Preoperative mucosal tolerance to brain antigens and a neuroprotective immune response following surgical brain injury: Laboratory investigation

Robert E. Ayer, Nazanin Jafarian, Wanqiu Chen, Richard Lee Applegate, Austin R T Colohan, John H. Zhang

Research output: Contribution to journalArticle

16 Scopus citations


Object. Intracranial surgery causes cortical injury from incisions, hemorrhage, retraction, and electrocautery. The term "surgical brain injury" (SBI) has been developed to categorize this injury inherent to the procedure. Neuroinflammation plays a significant role in SBI. Traditional antiinflammatory therapies are often limited by their immunosuppressive side effects and poor CNS penetration. This study uses mucosal tolerance to develop an immune system that is tolerant to brain myelin basic protein (MBP) so that inflammation can be suppressed in a timely and site-specific manner following surgical disruption of the blood-brain barrier. Methods. A standard SBI model using CD57 mice was used. Nasopharyngeal mucosa was exposed to vehicle, ovalbumin, or MBP to develop mucosal tolerance to these antigens. Immunological tolerance to MBP was confirmed in vivo through hypersensitivity testing. Neurological scores, cerebral edema, and interleukin (IL)- 1&βετα; and transforming growth factor (TGF)-&βετα;1 cytokine levels were measured 48 hours postoperatively. Results. Hypersensitivity testing confirmed the development of immune tolerance to MBP. Myelin basic protein-tolerant mice demonstrated reduced neurological injury, less cerebral edema, decreased levels of IL-1&βετα;, and increased levels of TGF&βε τα;1 following SBI. Conclusions. Developing preoperative immunological tolerance to brain antigens through mucosal tolerance provides neuroprotection, reduces brain edema, and modulates neuroinflammation following SBI.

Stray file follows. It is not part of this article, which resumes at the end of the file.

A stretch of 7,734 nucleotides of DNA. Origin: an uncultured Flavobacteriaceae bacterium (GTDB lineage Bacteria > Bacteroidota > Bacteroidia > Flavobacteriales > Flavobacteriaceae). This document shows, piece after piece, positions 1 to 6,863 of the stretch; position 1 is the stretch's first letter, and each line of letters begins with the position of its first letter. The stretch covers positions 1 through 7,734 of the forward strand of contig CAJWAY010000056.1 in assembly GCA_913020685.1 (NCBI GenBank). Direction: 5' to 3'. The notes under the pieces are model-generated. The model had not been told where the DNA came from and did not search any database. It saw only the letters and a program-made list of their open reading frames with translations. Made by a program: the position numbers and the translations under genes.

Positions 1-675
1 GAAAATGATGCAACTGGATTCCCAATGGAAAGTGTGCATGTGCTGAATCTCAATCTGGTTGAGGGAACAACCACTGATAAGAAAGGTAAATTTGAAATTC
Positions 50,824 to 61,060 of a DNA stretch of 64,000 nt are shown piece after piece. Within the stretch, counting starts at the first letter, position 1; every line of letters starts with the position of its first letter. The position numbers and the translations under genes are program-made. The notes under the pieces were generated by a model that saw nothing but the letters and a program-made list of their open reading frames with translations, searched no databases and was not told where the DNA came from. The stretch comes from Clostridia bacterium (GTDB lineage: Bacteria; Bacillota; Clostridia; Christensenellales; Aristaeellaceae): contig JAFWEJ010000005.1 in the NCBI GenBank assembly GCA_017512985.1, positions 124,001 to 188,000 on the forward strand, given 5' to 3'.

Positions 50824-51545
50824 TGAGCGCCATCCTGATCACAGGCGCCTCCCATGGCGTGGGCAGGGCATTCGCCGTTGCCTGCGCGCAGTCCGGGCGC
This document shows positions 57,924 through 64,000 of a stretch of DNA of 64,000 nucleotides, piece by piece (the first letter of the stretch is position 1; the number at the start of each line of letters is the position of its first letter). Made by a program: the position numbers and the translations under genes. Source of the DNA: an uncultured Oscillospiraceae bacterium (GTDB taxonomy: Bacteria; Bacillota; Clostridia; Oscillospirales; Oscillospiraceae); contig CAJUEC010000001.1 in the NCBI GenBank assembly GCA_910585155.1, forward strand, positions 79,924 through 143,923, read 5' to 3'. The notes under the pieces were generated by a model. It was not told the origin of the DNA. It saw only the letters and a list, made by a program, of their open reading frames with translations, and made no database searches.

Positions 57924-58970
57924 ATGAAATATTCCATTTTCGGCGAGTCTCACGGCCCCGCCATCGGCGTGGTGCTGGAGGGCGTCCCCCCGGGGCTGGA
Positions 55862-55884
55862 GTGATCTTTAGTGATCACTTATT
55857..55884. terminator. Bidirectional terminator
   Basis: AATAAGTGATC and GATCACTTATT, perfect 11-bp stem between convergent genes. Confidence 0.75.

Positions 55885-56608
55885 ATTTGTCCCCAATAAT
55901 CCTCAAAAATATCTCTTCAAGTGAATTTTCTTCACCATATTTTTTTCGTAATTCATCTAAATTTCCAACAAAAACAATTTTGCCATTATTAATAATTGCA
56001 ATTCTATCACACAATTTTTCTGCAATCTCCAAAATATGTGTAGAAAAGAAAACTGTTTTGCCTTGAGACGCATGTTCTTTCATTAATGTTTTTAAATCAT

Original languageEnglish (US)
Pages (from-to)246-253
Number of pages8
JournalJournal of Neurosurgery
Issue number1
StatePublished - Jan 2012
Externally publishedYes



  • Mouse
  • Mucosal tolerance
  • Neuroprotection
  • Surgical brain injury
  • Traumatic brain injury

ASJC Scopus subject areas

  • Clinical Neurology
  • Surgery

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